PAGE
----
Interview with Tamar Shapiro, Instagram’s Head of Analytics | by Instagram Engineering

Tamar is Head of Analytics at Instagram. She supports a team of data scientists and data engineers who are responsible for analytics, data science, and experiments. Tamar also heads the Diversity and Inclusion Task Force at Instagram. A passionate advocate of women in technology, she has been a mentor for Minds Matter and Women Unlimited, a speaker for Girls Who Code, and a co-chair of the Analytics Collective.

Tamar Shapiro, Head of Analytics at Instagram

This interview was conducted by Serena, an Instagram technical director.

How did you become an engineer?

When I was in college, data science didn’t exist. I studied statistics and biometrics in my basic studies. Later I went to engineering school.

What was your first programming language?

I used Java when I took my first computer science course, but most of my math and statistics courses required SAS, SPSS, and MATLAB.

What do you hear during your work?

Believe it or not, I don’t listen to any music at all while I work. I think it’s distracting. Plus, I’m not at my desk long enough to listen to music these days.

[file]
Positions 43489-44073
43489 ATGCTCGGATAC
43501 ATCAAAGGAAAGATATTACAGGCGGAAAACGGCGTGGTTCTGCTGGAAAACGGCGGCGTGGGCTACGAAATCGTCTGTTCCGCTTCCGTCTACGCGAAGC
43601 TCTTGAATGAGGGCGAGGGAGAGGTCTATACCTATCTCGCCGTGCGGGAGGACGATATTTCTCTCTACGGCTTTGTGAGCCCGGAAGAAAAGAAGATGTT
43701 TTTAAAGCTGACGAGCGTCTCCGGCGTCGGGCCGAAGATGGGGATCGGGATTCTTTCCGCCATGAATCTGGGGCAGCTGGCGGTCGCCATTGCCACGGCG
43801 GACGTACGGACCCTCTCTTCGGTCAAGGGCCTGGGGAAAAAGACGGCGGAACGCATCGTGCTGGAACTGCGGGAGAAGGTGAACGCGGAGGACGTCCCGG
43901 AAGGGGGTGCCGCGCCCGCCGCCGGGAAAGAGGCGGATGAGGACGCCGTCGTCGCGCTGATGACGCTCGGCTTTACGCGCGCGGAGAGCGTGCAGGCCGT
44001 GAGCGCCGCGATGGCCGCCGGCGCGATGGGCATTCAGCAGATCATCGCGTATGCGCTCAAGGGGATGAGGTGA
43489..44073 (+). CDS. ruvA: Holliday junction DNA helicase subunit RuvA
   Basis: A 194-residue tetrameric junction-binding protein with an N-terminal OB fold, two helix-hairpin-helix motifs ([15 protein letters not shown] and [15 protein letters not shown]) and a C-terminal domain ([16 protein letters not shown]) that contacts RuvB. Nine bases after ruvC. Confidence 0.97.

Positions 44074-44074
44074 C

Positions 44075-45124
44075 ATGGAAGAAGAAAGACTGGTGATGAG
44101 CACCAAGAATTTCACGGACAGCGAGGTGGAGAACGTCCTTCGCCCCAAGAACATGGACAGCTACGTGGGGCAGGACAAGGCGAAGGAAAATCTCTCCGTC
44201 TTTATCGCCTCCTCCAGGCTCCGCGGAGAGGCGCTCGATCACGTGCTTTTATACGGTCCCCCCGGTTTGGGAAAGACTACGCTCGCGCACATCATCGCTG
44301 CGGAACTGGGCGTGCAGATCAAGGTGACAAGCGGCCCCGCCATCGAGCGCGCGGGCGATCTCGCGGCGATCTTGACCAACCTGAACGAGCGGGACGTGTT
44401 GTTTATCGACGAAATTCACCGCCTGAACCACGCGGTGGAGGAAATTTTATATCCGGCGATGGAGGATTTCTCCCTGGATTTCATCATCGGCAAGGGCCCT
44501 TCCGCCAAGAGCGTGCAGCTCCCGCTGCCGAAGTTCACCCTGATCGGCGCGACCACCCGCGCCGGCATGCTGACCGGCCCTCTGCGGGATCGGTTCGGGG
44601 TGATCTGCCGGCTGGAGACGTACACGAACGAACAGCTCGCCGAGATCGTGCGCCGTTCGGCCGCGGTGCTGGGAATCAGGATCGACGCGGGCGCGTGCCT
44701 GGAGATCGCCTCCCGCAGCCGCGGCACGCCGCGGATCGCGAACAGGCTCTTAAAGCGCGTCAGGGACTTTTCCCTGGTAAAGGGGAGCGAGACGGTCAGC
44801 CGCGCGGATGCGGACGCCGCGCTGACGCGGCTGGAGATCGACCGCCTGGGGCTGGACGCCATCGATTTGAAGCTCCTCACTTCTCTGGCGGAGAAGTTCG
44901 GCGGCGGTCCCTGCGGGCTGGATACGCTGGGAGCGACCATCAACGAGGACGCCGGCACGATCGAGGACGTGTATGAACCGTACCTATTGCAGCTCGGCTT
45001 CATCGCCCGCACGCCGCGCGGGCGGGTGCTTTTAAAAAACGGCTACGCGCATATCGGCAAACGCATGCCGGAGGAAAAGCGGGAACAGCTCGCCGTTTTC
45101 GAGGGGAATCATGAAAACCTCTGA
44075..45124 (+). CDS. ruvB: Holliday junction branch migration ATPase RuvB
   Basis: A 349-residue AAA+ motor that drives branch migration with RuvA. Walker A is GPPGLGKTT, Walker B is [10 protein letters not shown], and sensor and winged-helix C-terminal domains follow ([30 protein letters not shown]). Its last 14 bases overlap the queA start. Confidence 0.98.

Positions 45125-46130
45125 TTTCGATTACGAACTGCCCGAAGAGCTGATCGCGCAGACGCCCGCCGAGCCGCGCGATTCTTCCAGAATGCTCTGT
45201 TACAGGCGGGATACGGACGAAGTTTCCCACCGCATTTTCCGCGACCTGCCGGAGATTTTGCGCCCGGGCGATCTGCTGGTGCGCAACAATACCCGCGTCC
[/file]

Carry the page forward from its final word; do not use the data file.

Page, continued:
What do you do when you are stuck with a problem?

I like to talk to people about it. By discussing the problem aloud, I can look at the problem differently and hear from other people who have either encountered a similar problem before or who look at things from a different perspective.

What do you do when you feel a lot of pressure?

I usually like to take a break. When I have the time, I take a stroll through the floors of the NY building or through the fantastic roof garden of our office. When I don’t have time, I just take a break – I take a few deep breaths to clear my head, and that can be very helpful.

Please tell us about your favorite IG project.

It’s like being asked to choose your favorite child! My recent favorite is the private like count test, a product exploration that aims to shift focus from the quantity of interactions to the quality of the interactions in your feed posts. What I really love is that we are challenging the status quo. We think differently about part of the product that has been an integral part of the Instagram experience from the start.

What makes working at Instagram unique?

After two years here, I can confidently say that it is our culture. One of our values ​​is “people first” – that is, we always focus on how to create the best experience for our community. We approach every project through the lens of the people who use Instagram.

How would you describe the engineering culture on Instagram?

Very cooperative. We put the Instagram community first and work together to create the best products. Everyone here is so passionate about making great products for our community, and it’s so inspiring to be a part of.